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For Advocates

We cannot do our work alone—there is strength in numbers! You’re joining a growing movement that works to ensure terminally ill Americans have the freedom to choose from a full range of end-of-life options, including how they die.

After helping to secure the passage of physician-assisted dying laws in California, Colorado, District of Columbia, Oregon, Vermont, and Washington, we continue to work tirelessly in the rest of the country. We have our work cut out for us: Forty-six states still lack a statute outlining the procedure (and safeguards) for obtaining medication to hasten an inevitable death. We’re leading the charge alongside our local partners in D.C., Maine, Maryland, New York, and elsewhere, and we won’t stop until every state has a Death with Dignity statute—with your help we’ll win.

Seventy percent of Americans support the end-of-life option allowing qualified terminally-ill people to end their lives through physician-prescribed medications. That’s right: seven in ten Americans want this option. We are glad to count you as one of them.

There is so much you can do to help. Some of the activities, in the increasing order of commitment include:

Stay Informed

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Join Us on Social Media

Like us on Facebook or follow us on Twitter to keep up to date on what’s happening in the Death with Dignity movement and share our updates with your networks.

Educate Yourself

You can best advocate for Death with Dignity if you are well informed about it. These are some of the ways to educate yourself:

Declare Your Support…

…on Facebook

We can win if your voice is heard in this campaign. Will you let your friends know you support Death with Dignity? Share this graphic on Facebook!

I Support Death with Dignity

…on Twitter

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Share Your Story

We feature many stories to support our campaign. We want to hear from you. Why do you support Death with Dignity? What does Death with Dignity mean to you? Please share your story with us.

Contact Your State Legislators

Find your state legislator (Senator or Representative or both) and contact them to share your views about Death with Dignity. There are several ways to go about contacting your state legislator:

  • Send them a letter or email outlining why you support medical aid in dying and why you want them to advocate for it as well.
  • Call your legislator’s office to request a meeting, at their office or over coffee somewhere in your district, to discuss the issue.
  • Find a town hall meeting or other event where your legislators are present and approach them in an appropriate way, e.g. ask a question or simply tell them your name, that you are from their district, and that you support Death with Dignity as an end-of-life option.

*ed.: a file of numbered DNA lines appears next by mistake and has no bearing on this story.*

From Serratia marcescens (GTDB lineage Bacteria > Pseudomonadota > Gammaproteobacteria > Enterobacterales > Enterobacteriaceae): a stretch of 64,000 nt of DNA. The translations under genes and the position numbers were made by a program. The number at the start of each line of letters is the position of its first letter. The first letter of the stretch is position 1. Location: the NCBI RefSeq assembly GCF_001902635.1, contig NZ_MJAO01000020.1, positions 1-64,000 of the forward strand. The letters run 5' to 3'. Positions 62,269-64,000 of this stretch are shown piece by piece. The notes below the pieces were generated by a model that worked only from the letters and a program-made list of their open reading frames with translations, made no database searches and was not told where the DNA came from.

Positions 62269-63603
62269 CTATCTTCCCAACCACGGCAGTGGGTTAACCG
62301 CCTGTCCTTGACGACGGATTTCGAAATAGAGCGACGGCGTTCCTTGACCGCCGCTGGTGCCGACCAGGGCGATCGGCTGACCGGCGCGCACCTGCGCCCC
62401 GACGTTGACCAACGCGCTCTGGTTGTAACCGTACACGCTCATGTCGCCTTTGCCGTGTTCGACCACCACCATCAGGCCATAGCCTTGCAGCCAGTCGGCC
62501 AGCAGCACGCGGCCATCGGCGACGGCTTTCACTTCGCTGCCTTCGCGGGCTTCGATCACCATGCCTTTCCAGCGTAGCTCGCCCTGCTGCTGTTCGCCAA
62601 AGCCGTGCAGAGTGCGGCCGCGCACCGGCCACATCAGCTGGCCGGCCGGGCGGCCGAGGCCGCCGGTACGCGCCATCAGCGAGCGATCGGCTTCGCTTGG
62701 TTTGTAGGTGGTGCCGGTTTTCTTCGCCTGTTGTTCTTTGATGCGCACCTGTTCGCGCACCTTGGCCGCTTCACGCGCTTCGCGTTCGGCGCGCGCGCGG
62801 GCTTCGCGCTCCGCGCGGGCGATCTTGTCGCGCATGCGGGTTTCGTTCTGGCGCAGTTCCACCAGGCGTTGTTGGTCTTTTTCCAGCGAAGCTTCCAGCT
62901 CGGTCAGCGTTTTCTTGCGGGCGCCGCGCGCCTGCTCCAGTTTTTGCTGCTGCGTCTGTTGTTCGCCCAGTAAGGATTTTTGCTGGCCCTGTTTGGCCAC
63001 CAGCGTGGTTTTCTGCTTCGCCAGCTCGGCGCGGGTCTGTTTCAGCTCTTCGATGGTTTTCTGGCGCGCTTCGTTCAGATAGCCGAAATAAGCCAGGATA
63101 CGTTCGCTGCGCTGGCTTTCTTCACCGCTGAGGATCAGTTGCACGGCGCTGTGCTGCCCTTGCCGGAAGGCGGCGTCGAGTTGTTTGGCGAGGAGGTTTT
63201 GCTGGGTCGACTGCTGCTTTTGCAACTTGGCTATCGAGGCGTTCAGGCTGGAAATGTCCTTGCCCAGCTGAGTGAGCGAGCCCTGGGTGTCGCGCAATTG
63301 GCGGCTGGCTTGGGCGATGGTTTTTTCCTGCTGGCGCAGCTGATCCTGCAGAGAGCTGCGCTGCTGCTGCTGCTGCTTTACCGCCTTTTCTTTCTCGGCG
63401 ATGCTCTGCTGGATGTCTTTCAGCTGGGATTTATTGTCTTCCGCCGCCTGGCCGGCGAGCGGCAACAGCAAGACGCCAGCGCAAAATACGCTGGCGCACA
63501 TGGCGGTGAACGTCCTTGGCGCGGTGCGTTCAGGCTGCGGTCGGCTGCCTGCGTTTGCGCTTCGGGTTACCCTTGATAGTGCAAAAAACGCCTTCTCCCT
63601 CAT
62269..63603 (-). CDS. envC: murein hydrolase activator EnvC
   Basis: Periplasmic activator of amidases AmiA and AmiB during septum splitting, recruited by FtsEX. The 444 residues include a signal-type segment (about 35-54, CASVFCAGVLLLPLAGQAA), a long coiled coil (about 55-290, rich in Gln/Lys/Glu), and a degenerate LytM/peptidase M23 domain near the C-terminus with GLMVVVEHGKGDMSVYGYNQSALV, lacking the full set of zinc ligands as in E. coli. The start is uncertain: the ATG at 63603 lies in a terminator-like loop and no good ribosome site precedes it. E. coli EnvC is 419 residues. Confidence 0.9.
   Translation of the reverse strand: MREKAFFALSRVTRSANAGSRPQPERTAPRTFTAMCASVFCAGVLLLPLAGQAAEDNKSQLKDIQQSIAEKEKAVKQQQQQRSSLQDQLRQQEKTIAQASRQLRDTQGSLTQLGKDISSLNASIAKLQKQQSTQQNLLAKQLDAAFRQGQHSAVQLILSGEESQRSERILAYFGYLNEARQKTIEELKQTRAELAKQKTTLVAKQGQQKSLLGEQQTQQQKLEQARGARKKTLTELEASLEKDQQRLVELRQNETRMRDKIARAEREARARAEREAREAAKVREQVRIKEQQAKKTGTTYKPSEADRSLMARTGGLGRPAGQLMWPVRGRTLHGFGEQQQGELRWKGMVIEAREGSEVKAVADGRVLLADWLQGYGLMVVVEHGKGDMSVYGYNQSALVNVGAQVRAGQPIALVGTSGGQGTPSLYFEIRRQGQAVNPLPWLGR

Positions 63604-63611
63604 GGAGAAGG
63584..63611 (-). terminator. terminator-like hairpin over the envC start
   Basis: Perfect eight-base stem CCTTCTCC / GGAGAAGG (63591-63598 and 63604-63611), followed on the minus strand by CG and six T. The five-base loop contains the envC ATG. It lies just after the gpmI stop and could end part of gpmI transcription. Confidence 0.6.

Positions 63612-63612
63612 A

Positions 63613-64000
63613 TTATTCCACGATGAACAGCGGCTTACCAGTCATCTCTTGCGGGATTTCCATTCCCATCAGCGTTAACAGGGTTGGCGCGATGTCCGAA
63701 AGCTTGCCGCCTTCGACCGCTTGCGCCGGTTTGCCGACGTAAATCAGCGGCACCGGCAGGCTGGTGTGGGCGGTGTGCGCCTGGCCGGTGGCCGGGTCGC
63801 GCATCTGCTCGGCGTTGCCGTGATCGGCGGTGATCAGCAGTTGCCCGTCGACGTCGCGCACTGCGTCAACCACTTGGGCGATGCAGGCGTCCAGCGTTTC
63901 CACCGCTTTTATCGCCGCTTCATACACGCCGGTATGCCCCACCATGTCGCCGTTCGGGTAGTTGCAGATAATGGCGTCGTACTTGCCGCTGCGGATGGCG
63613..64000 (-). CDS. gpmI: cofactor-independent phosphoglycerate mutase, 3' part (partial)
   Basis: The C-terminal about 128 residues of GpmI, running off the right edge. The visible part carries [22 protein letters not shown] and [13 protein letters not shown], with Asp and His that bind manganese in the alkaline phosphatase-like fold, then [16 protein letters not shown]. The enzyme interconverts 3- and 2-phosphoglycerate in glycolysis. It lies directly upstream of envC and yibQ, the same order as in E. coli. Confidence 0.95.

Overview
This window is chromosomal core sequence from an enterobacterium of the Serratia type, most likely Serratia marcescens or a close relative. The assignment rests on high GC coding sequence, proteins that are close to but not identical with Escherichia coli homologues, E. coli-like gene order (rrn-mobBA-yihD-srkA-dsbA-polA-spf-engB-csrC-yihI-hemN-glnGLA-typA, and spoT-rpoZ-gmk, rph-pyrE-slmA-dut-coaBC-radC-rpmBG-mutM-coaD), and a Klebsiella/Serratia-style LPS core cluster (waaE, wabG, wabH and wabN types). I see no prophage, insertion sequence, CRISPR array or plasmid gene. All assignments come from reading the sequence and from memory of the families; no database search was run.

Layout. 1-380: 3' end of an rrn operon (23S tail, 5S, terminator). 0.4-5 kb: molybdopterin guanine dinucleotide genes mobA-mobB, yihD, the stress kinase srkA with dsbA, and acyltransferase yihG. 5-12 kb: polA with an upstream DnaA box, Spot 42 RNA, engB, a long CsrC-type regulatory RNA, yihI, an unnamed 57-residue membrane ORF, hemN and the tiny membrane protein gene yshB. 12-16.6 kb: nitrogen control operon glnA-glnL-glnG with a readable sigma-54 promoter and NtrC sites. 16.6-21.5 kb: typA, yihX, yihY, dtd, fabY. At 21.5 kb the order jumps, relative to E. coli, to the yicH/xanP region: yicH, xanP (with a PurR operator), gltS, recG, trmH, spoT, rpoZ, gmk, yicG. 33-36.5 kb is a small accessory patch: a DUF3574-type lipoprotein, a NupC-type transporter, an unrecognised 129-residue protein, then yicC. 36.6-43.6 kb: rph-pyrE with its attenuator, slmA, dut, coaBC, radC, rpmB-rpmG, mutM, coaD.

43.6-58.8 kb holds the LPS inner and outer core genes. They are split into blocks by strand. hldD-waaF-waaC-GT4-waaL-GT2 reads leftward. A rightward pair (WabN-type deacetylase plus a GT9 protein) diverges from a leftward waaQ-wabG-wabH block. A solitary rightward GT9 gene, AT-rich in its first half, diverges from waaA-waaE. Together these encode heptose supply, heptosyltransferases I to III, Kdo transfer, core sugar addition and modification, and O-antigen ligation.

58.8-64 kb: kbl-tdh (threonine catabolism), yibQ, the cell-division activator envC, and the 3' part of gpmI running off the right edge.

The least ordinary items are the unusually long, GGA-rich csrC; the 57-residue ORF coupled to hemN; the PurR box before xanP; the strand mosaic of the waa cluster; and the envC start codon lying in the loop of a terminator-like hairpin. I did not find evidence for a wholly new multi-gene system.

Write a Letter to the Editor

Your local newspaper likely accepts and publishes reader letters. Send a letter to the editor of your favorite local (or even national) newspaper in support of physician aid in dying .

Hold a Discussion in Your Faith or Civic Group

While churches have often positioned themselves as opponents of medical aid in dying, there is common ground between the movement and denominations with a focus on human rights and social justice. Personal stories can also make the difference and bring large issues down to a human face.

Organize a Viewing of How to Die in Oregon

Peter Richardson’s unflinching, though-provoking documentary How to Die in Oregon elicits a strong emotional response and helps viewers grasp the issues faced by terminally-ill people who choose to request medication under assisted dying laws. Discussing the film helps people process all the new information and better understand this important end-of-life option.
These are some of the questions you may discuss after the viewing:

  • Why did you watch the film and what did you find most memorable?
  • What were your views going into the film and did they change?
  • At some film festivals, moviegoers walked out of the film. Why do you think they did?
  • Director Peter Richardson in an interview: “You could almost call the film ‘How to Live in Oregon.'” Thoughts?
  • Ray Carnay, who recorded his own eulogy in the film, was once an ardent and outspoken opponent of Oregon’s law. Why do you think his feelings changed about Death with Dignity?
  • How would Cody’s options have been different had she not lived in Oregon?
  • What factors do you think played a part in Cody’s oncologist’s decision to prescribe under Oregon’s Death with Dignity Act?
  • In the film, Dr. Morris talked about how “do no harm” is different for every patient. Thoughts?

Note: Please check relevant statutes to avoid violating U.S. copyright law with your viewing event.

Become a Leader in You Community

If you are committed to leading an effort in your community to promote end-of-life policy reform and, ultimately, to enact a Death with Dignity law in your state, consider joining our Dignity50 State Leadership Incubator. The program is open to dedicated advocates in every state, but particularly in those 45 that lack an assisted dying statute, with the aim to provide information, resources, and expertise to help grow local organizations which can participate in effective campaigns and lead statewide advocacy efforts.

Learn more about Dignity50’s State Leadership Incubator →

Support Our Work

Your contributions are key to ensuring well-crafted Death with Dignity laws for all Americans. There are many avenues for supporting our work financially.